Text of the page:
Business Secretary Vince Cable had a treat for the Lib Dem faithful today – a new plan to save Britain’s small businesses from going to the wall after years of tight credit conditions.
Scheme after scheme has come and go under the coalition with the same laudable aim. Will a new government-back bank succeed where so many have failed?
What’s it all about?
A new state-owned business bank to boost lending to small and medium-sized businesses, with £1bn of government cash on the table.
It’s Mr Cable’s pet project and he hopes the private sector will stump up an additional £9bn in investment capital.
That’s about all the detail we’re going to get until the chancellor’s Autumn Statement.
Why do we need it?
Because the banks are still not lending to small businesses, despite numerous government and industry initiatives.
First there was Project Merlin, which saw banks agree to lend £76bn to small businesses in 2011. They missed the target by £1.1bn and, more importantly, the figures were for gross lending – which doesn’t include money being paid back to the bank by businesses.
Repayments went up, so net lending actually fell in 2011.
Then there was the National Loan Guarantee Scheme, which ministers launched in April 2012 but began to wind down less than six months later.
The government offered Barclays, Santander, Lloyds and RBS up to £20bn of guarantees. This allowed them to borrow more cheaply, and they were supposed to pass lower interest rates on to small businesses.
But only £2.5bn was lent out, and interest rates on loans under £1m actually went up.
This has been superseded by Funding for Lending, similar in design but with the stakes raised to £80bn. Neither “credit easing” scheme appears to have any guarantees built into it that banks really will pass on the savings. In other words, there’s nothing to stop bankers using it to increase their profits or indeed pay themselves bonuses.
Other, smaller schemes have been launched, with similarly uncertain results.
The bottom line is that Bank of England figures for growth rates in lending to small firms have been in a downward spiral since 2009 and are showing no signs of improvement.
Mr Cable’s Department for Business, Innovation and Skills (BIS) surveyed small firms in 2010 and found that 26 per cent of businesses that had tried to get loans had failed. In 2007/08 it was just 10 per cent.
But what if the banks are right?
One question that springs to mind is whether the banks were lending too much money before the credit crunch and are right to be more cautious now. But the government insists that is not the case.
This BIS document says this isn’t just a sudden snag in the pipeline but a historical, structural problem. Banks are generally too cautious with small businesses because it costs too much for lenders to assess their creditworthiness properly.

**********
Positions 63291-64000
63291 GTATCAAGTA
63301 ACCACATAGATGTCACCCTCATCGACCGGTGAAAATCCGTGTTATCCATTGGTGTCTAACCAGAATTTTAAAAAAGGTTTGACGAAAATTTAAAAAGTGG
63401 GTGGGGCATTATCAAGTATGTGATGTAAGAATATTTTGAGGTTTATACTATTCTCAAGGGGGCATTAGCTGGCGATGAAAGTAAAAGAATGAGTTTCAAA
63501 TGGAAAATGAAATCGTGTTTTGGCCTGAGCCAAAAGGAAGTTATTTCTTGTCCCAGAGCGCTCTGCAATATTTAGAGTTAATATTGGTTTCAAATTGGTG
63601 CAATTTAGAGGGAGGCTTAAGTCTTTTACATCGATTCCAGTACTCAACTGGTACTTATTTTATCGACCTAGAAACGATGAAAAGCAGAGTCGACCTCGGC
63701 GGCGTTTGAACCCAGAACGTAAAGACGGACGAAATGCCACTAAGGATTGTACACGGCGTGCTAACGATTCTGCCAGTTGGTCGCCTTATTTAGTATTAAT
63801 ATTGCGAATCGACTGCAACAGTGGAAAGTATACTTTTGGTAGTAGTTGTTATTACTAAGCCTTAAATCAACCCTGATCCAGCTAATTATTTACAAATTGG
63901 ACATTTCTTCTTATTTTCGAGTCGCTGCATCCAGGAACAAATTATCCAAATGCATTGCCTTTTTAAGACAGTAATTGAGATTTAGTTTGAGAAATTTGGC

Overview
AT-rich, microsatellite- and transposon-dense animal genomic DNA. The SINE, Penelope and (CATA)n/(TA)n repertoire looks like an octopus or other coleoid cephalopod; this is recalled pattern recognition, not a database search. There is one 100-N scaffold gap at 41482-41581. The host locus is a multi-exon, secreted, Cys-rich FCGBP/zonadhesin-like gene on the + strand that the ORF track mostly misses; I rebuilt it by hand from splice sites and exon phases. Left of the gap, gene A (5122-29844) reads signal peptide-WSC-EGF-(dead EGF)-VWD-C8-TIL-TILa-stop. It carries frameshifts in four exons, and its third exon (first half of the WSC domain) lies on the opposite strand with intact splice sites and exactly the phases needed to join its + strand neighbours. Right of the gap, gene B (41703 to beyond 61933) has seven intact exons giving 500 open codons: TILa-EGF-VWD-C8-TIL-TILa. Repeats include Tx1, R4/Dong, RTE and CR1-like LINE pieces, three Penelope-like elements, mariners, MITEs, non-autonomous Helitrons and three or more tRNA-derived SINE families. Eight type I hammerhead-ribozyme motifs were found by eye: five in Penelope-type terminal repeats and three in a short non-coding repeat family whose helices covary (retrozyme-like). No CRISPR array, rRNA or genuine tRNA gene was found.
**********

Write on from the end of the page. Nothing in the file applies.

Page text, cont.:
The report also refutes the accusation often made by the banks: that this is a problem of demand, and lending is low because firms are not asking for money.
BIS says low supply and demand are both to blame for the small business credit drought.
The research all this is based on is more than two years old now but the latest Bank of England surveys show an expected rise in demand for credit among small and medium-sized enterprises in recent months.
When will the Bank of Vince be up and running?
A moot point. The business secretary says within 18 months. The Institute of Public Policy Research, who set out their vision of a British Investment Bank last week, says at least two years.
The Green Investment Bank was supposed to be operating by April 2012, but that deadline has slipped, largely because the European Commission has delayed making a decision on state aid approval.
Under European rules, government-backed schemes like these have to prove they are not unfairly undercutting private competitors.
It’s a complicated process that Mr Cable’s new baby will have to go through too. It’s entirely possible that no loans are made until 2015, by which time everyone hopes Britain will be out of recession anyway.
So is the whole thing a waste of time?
Not necessarily. As we have seen, Mr Cable says he is trying to do is to rectify an age-old problem, which was in fact first identified in 1931. His bank isn’t really designed to offer a quick fix.
Tony Dolphin from the IPPR told us: “This is Vince Cable attempting to leave a legacy. Things like Project Merlin were really emergency measures and this is a little different and seems a lot more considered in terms of addressing the specific long-term financial weakness.”
Where’s the money coming from?
Departmental underspends, which total more than £6bn. This pot of spare cash is also being used to finance Chancellor George Osborne’s U-turn on raising fuel duty, but that’s “only” £550m. No doubt the piggy bank will be raided for other commitments, but we won’t know how Mr Osborne balances the books until his statement on 5 December.
Is £1bn going to be enough?
A huge moot point. The IPPR’s report envisages a commitment of £40bn over four years. This is a one-off promise of £1bn. BIS told us scheme is being modelled on similar state-run banks in Germany and the US, both of which are lending out far more.
Germany’s KfW lent more than £23bn in 2010 and £18bn last year. Various US programmes support lending in the region of tens of billions a year.
Tony Dolphin said his biggest concern was the size of the cash pot and the lack of clarity over whether more money would be forthcoming in the future.
By Patrick Worrall